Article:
It’s only been two years since the world’s first test-tube-grown burger—grown from actual cow stem cells—underwhelmed both taste-testers and chefs alike. But as anyone who cooks can tell you, ongoing taste-testing is key to developing recipe perfection.
The 2013 version cost around $325,000 to produce (ouch). Professor Mark Post tells thee Australian Broadcasting Company that the cost in 2015 is down to $80 per kilo—which works out to just over $11 per burger. Cause for celebration? We think so.
But don’t get too excited just yet: Post was also quick to tell the ABC that it will still be around 20 to 30 years before test-tube meat is commercially viable. Post was in Australia to speak at the Northern Territory Cattlemen’s Association’s annual conference in Darwin.
Naturally, CEO of the NTCA Tracey Hayes was skeptical of the test-tube beef. She said:
While Hayes is certainly looking out for the NTCA’s interests, she has a point. For one thing, lab-grown beef still isn’t acceptable for some adherents of the Hindu faith. And UK food critic Jay Rayner couldn’t even be bothered to try the stuff, not even to satiate curiosity:
But Professor Post is hopeful, and believes that attitudes can change. As the short documentary film America’s Shrinking Farms reminds us, companies like Beyond Meat have been hard at work improving the vegan and vegetarian plant-based-meat game. They’ve been creating products that more closely resemble traditional animal-based meats than any previous plant-based proteins ever have.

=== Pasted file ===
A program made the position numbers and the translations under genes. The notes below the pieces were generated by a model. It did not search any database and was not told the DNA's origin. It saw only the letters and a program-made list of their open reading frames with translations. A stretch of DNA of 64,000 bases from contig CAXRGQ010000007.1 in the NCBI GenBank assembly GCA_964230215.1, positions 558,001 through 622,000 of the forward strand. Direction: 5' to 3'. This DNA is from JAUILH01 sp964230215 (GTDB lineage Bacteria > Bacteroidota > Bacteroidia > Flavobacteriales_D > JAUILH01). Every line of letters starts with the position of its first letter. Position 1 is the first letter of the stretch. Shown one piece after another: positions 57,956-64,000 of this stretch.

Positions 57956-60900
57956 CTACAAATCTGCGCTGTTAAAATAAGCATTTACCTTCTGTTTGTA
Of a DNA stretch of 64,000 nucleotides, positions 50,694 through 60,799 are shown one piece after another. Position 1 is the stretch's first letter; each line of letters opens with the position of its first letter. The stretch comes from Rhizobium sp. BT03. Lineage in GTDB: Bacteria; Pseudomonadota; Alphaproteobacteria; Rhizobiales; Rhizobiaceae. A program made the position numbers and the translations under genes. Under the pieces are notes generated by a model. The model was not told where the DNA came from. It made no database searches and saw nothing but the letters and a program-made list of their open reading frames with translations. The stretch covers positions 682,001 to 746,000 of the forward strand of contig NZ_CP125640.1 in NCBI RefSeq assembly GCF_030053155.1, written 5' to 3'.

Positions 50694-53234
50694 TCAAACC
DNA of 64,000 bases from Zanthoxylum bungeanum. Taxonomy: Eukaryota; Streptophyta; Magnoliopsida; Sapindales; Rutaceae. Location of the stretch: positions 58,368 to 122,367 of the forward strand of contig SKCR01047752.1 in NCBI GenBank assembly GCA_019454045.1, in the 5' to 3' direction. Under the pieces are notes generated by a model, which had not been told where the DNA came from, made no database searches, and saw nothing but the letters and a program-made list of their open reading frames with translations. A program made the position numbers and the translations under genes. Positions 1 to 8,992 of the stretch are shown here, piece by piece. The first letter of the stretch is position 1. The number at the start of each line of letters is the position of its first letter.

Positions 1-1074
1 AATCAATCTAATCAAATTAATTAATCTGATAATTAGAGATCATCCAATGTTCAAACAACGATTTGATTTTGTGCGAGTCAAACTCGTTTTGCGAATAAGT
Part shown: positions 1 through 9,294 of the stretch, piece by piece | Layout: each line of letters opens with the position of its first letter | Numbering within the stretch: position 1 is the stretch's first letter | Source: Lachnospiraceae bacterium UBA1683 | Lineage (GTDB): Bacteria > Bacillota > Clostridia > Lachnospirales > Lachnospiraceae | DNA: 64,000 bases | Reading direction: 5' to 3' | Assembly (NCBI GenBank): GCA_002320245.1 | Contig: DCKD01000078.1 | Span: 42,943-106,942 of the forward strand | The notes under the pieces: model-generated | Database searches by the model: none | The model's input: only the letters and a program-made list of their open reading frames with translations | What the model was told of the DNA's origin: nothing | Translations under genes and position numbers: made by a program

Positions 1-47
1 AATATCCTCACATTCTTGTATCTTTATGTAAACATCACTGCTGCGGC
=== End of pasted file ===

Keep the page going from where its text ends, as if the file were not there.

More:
While that isn’t the same as test-tube beef that’s grown from actual cow stem cells, it’s still helping consumers stop thinking that meat only comes from animals raised on farms and ranches. What Beyond Meat CEO Ethan Brown says in America’s Shrinking Farms holds true in this case, as well: If science can create a protein has the same structure you’re used to in traditional meats, it’s still meat, regardless of the source.
Whether consumers will eventually accept test-tube burgers as viable meats will most likely depend on taste—as it should. With 20 to 30 years for consumer attitudes to adjust, there’s still time. FastCoExist points out that Post’s research operation still hasn’t worked out how to produce this meat on a large scale, and also hasn’t found a way to produce it that doesn’t use fetal calf serum. Both these things will be necessary mountains to scale if test-tube beef is ever going to make it to grocery store shelves near you.
Still confused about lab-grown meat? Here’s an infographic breaking down the specifics via Washington Post.